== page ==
According to previous studies empowerment is influenced by cultural and social norms17, so it is important to look for factors that influence diabetes knowledge within different societies. This study will access the acceptability of empowerment among patients with type II diabetes regarding their own health in Pakistan. To the best of our knowledge, no such study has been conducted in Pakistan, to look for factors like diabetes knowledge, medication adherence and self-care behaviors, and their association with Diabetes Empowerment, so this study will provide us the base line data regarding Diabetes Empowerment. This will be helpful in identifying the underlying gaps, designing interventional studies for improvement in patient’s health and can help in developing new policies and make future action plans for diabetes control.
This study aims to evaluate the relation of predictor variables including medication adherence, self-care behaviors and diabetes knowledge with Diabetes Empowerment among patients with type II diabetes mellitus visiting Endocrinology clinics at OPD setting, in Karachi Pakistan.
Material and methods
Study design and study setting
A cross sectional study design was employed, as our study objective was to check the association of medication adherence, self-care behaviors, and diabetes knowledge with Diabetes Empowerment in patients with diabetes of Pakistan.
The study was conducted in outpatient clinics of Endocrinology at Aga Khan University which is a private, not-for-profit system with some subsidiary or welfare support hospital in Karachi Pakistan. The reason for the selection of outpatient Endocrinology clinic of AKU is that the turnover of AKU Endocrinology clinic is 305 patients per day out of which 80% are patients with type II diabetes mellitus, along with these people from all over Pakistan with different ethnicities come to AKU for their treatment.
Study population, sampling technique, and sample size
All participants coming to Endocrinology clinics for their regular appointments from September 23rd to October 23rd 2021 were enrolled in the study. All included participants were above 18 years, diagnosed cases of type 2 diabetes for more than a year, taking oral hypoglycemic agents with or without insulin per day. Patients were excluded if they did not understand English or Urdu language.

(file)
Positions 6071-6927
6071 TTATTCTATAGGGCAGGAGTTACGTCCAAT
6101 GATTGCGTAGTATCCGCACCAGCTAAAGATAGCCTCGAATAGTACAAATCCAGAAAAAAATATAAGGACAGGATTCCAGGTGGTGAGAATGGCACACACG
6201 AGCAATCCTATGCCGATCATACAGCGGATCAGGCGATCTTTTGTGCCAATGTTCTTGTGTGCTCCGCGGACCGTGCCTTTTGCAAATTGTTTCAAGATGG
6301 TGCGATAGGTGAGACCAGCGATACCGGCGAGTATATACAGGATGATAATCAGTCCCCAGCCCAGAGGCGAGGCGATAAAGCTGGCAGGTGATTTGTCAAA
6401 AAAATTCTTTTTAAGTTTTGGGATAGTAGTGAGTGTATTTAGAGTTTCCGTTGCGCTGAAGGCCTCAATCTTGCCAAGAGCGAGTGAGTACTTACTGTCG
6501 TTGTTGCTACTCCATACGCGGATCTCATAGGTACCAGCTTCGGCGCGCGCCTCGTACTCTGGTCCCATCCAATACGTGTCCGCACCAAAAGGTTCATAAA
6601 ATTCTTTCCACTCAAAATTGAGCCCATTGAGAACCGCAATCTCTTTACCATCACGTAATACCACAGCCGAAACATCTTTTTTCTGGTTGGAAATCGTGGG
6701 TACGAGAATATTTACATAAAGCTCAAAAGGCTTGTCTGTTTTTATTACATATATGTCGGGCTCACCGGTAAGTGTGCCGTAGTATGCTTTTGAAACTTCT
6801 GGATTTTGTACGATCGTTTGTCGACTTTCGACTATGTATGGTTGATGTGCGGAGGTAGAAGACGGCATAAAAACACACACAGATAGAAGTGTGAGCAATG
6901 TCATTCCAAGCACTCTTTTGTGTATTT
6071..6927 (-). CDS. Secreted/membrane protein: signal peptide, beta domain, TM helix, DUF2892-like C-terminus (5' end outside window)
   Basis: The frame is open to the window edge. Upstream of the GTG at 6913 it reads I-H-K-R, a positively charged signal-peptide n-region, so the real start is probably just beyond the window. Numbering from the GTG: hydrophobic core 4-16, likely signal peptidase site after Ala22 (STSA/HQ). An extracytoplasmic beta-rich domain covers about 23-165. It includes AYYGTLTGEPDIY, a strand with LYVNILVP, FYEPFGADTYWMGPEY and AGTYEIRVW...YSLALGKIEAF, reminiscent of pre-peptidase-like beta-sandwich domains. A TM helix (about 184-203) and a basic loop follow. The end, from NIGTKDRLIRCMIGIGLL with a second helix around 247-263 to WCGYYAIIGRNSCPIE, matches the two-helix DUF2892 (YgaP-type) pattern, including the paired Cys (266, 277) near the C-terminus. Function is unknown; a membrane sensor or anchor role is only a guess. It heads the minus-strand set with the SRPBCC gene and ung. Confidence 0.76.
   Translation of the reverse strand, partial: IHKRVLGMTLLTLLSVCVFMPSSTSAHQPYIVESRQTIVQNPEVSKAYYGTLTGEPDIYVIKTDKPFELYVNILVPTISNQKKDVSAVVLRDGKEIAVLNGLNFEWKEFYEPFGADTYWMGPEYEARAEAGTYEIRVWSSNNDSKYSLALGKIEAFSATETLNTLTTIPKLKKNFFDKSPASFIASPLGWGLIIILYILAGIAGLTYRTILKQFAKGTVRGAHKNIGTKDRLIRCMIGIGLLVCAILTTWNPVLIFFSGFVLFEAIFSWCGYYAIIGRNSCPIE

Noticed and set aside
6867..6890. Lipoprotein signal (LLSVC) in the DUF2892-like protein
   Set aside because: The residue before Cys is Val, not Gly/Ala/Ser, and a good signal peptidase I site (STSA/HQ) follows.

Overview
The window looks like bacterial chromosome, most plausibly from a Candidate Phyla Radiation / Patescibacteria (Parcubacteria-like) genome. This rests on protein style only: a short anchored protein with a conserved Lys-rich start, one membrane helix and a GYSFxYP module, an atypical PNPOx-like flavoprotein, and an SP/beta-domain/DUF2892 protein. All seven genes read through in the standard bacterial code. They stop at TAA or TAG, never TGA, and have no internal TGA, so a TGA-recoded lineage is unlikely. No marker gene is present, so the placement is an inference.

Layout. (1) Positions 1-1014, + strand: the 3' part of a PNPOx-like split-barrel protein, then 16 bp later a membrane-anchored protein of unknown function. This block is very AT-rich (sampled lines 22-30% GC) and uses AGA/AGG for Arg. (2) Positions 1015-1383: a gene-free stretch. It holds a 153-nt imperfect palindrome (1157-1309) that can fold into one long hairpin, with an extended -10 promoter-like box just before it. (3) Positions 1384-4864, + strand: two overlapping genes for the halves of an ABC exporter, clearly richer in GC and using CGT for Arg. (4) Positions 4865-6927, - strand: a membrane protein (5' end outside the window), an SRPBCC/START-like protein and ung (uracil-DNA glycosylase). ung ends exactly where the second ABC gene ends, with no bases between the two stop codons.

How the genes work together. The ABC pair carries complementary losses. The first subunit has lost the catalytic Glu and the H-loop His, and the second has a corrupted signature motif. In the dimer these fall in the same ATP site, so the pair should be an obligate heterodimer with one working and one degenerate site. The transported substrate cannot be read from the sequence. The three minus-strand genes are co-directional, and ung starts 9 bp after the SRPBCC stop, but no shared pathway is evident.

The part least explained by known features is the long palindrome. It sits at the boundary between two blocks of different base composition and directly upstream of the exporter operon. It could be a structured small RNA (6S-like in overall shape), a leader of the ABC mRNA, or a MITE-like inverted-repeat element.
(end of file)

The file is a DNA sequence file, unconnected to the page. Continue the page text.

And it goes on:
Participants were recruited through non-probability purposive sampling technique. A minimum sample of 451 patients with diabetes were needed to achieve the study objectives, keeping 5% level of significance, 80% power and adjusting for 10% non-respondent. In clinic waiting rooms, all eligible patients were approached.
Variables and tools
Data was collected through a structured questionnaire, comprising sociodemographic variables and health-related variables. Validated questionnaires were used to assess all the main exposure variables i.e. medication adherence, self-care behaviors, and diabetes knowledge.
Demographic and health-related variables
Sociodemographic variables include age, gender, religion, ethnicity and marital status. Socioeconomic status was assessed using the Modified Kuppus Wammy scale, which is a valid questionnaire with three parameters including occupation, education, and income18.
Medication adherence is one of the main exposure variables. It is a categorical variable and is assessed through a valid questionnaire Brief Medication Questionnaire21. Brief Medication questionnaire is based on four screens, “Regimen screen, Belief screen, Recall screen and Access screen”21. In this study we used all four screens to oversee explicit kinds of non-adherence or hindrances to adherence to medications21. The sensitivity and specificity of regimen screen is 80% and 100%, for belief screen is 80% and 62% and for recall screen is 90% and 80% respectively for all screens21. A positive screen indicates that the patient reported some medication non-adherence or hurdles to adherence, whereas a negative screen indicates that the patient reported complete medication adherence or no barriers to adherence21.
Self-care behaviors was the second main exposure variable. Diet, exercise, monitoring of blood sugar levels, and foot care are some important factors of self-care behaviors22. Self-care activities were calculated with a valid questionnaire by The Summary of Diabetes Self-care activities measures23, 24. There are eleven items in this questionnaire. The variables of this scale are quantitative. Responses were calculated on basis of the last seven days of the week. Later mean of questions were taken to evaluate general diet (Q1 and 2), special diet (Q3 and 4), exercise (Q5 and 6), blood glucose monitoring (Q7 and 8), foot care (Q9 and 10), and smoking (Q11) separately23.